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Discussion in 'Curio & Relic Zone' started by Dane, Nov 25, 2015.
And slide won't rack. No mag.
Do you have a close up of the writing on it? Looks to be an Eiber clone of the Colt 1903 Pocket Hammerless.
My first thought as well, abused Colt, or a copy.
Use a macro setting on a real camera, or get back a bit and zoom in with a phone.
Takedown lever is engaged, also.
Looks like a combo Slide Catch and takedown...
PS: I'll give ya tree-fiddy
Only thing I can make out is 1911 automatic and a patent mentioned.
Safety was removed in hopes to be ably to take down. Didn't work!
Yep. And we need to see that, so we can help you.
Light and shadow can be a good thing, or not, try moving it around a bit and taking lots of shots, until you get a good one.
So can taken a sheet of white paper and a pencil, and lightly making a relief rubbing of the engravings.
If it has "1911 Automatic" stamped on it then you have a 7.65 1911 Victoria in 32ACP. That would make it pre-1915 which is when Astra took over the company and they became the "Ruby". To disassemble it, you bring the slide back and engage the safety selector into the forward most notch to hold the slide back. You then turn the barrel clockwise as you are looking at the muzzle end until it stops and then release the slide by disengaging the safety from the notch. This will allow the slide to be slid off the frame. The recoil spring is under the barrel. It disassembles the same as the Colt 1903. They are cool little firearms and are pretty accurate.
What FlashBang said; it's an early Eibar pistol. Follow his disassembly instructions and you should be able to take it apart. Nice find, by the way!
There's a hammer hidden underneath the slide, these can get stuck and prevent the slide from moving. You may need to pull off the grips and punch out the pins that hold the hammer assembly in the frame. Metallurgy is suspect in a lot of the Eibar pistols, you have have some worn parts that are binding things up or just plain old rusted internals. Working on these can be extremely frustrating since there are no manuals and replacement parts are made of unobtainium (unless you get really, really lucky). But with a dose of patience you can probably get it working - and that's very satisfying. Good luck and let us know how it goes for you!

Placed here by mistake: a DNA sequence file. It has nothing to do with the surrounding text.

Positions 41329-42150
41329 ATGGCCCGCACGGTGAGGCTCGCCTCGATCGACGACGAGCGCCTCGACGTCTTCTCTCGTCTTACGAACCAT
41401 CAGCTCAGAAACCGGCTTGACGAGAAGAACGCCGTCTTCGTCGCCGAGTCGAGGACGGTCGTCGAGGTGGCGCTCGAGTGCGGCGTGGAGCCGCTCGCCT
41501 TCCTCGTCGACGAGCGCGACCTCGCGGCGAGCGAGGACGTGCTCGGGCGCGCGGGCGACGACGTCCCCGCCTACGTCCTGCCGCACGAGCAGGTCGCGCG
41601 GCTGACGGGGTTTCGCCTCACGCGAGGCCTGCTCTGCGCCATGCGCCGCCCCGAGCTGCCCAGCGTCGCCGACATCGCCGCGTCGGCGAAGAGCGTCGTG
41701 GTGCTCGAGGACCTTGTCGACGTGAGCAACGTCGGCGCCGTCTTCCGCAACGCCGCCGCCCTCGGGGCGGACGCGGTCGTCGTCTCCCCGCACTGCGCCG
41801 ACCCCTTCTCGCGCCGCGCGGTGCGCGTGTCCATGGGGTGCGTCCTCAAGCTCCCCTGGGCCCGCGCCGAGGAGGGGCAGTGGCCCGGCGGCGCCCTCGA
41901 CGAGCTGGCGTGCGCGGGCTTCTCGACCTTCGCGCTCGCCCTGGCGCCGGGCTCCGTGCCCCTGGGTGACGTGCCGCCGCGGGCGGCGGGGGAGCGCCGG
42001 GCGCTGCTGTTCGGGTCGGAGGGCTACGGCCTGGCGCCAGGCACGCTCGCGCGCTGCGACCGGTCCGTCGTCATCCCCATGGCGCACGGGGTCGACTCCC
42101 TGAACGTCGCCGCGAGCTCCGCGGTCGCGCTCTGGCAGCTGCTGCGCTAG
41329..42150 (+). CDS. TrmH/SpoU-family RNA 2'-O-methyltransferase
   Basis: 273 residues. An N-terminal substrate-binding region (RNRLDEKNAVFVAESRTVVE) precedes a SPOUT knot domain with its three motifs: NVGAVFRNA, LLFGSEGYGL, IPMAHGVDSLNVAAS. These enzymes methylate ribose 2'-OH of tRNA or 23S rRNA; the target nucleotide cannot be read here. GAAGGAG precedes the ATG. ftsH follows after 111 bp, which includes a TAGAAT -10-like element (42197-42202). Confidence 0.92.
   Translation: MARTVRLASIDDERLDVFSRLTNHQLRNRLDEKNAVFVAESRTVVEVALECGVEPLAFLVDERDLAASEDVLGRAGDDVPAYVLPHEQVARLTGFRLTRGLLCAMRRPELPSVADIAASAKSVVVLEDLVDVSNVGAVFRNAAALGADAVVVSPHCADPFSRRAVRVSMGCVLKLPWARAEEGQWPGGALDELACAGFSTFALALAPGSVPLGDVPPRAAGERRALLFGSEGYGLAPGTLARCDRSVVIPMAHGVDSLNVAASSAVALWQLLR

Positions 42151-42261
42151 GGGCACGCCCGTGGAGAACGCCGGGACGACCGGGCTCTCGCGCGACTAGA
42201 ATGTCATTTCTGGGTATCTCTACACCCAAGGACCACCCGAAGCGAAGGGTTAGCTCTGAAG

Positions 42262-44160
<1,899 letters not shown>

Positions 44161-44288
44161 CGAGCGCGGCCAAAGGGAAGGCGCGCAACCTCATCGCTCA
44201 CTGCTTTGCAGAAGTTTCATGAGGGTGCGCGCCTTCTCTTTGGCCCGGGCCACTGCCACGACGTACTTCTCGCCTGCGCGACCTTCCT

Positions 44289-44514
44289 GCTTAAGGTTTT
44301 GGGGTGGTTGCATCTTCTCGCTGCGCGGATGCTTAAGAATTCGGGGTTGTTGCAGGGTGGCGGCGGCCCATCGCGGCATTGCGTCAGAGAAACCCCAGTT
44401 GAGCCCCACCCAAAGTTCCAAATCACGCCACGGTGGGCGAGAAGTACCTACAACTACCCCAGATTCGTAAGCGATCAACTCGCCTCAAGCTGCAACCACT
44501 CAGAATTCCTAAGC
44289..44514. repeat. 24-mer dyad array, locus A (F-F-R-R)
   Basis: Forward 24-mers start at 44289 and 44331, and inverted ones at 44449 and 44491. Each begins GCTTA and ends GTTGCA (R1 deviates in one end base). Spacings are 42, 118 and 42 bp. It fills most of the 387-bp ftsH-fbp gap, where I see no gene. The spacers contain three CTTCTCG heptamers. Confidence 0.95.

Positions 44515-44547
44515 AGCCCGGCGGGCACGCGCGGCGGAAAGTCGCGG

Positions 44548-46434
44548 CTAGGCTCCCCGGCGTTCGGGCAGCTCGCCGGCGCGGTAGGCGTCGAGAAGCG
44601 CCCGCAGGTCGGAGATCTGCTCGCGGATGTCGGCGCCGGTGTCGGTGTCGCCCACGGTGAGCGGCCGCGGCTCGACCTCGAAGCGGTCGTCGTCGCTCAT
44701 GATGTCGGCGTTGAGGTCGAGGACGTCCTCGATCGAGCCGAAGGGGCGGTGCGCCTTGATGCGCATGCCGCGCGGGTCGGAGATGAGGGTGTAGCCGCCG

There is bad wear from holster or something near the end of the slide. Duh, I guess I can't go by memory anymore.
Says: 7? Model 1913 automatic pistol
Stcsel no1 patent
Slide won't rack anymore since safety lever was removed?? Screw in rear fell into the upper receiver too. Any suggestions?
Ah, it's a 7.65 1914 Automatic Pistol "STOSEL" No1 Patent.
These were made by Retolaza Hermanos in Eibar, Spain. Retolazas are infamous for poor steel quality and that leads to things wearing and/or breaking. The pic of the rear of the slide indicates to me that someone has messed with either removing or trying to remove the firing pin from the slide. This is most likely the reason the slide won't move. I'd remove the grips as I posted earlier and remove all the internals from the frame; that will most likely free up the slide.
Google "Stosel patent pistol" and you'll get a lot of reading material.
Ok, what you have is a "765 MODEL 1913. AUTOMATIC PISTOL "STOSEL" No 1 PATENT". It is a Spanish EIBAR made pistol commonly referred to as a "Ruby". They were made for the French by a bunch of manufacturers in the EIBAR region during WWI. They typically sell for $75-$100 but a pristine one can go for as much as $200. The quality of the manufacture is all over the place as the French were desperate for firearms and took pretty much anything. Parts can be anywhere from difficult to non-existent to find, depending on the part.
By the looks of it, it appears someone just started taking pieces apart trying to figure out how th disassemble it. Gotta love kitchen table gunsmiths.
We must have been typing at the same time.
Got it apart!! Thanks !
Slide binds a little by itself on bottom. What will hold that screw on the back where it belongs? There an adjustment for it?
The screw seals the firing pin in the firing pin tunnel, the slide should have treads for it. Typically the firing pin itself is held in place by either a vertical or horizontal pin in the slide. The screw should do nothing more then serve as a cap to keep dirt out of the rear of the tunnel.
Hmmm. Seems Flash and I have a common interest in Eibar pistols??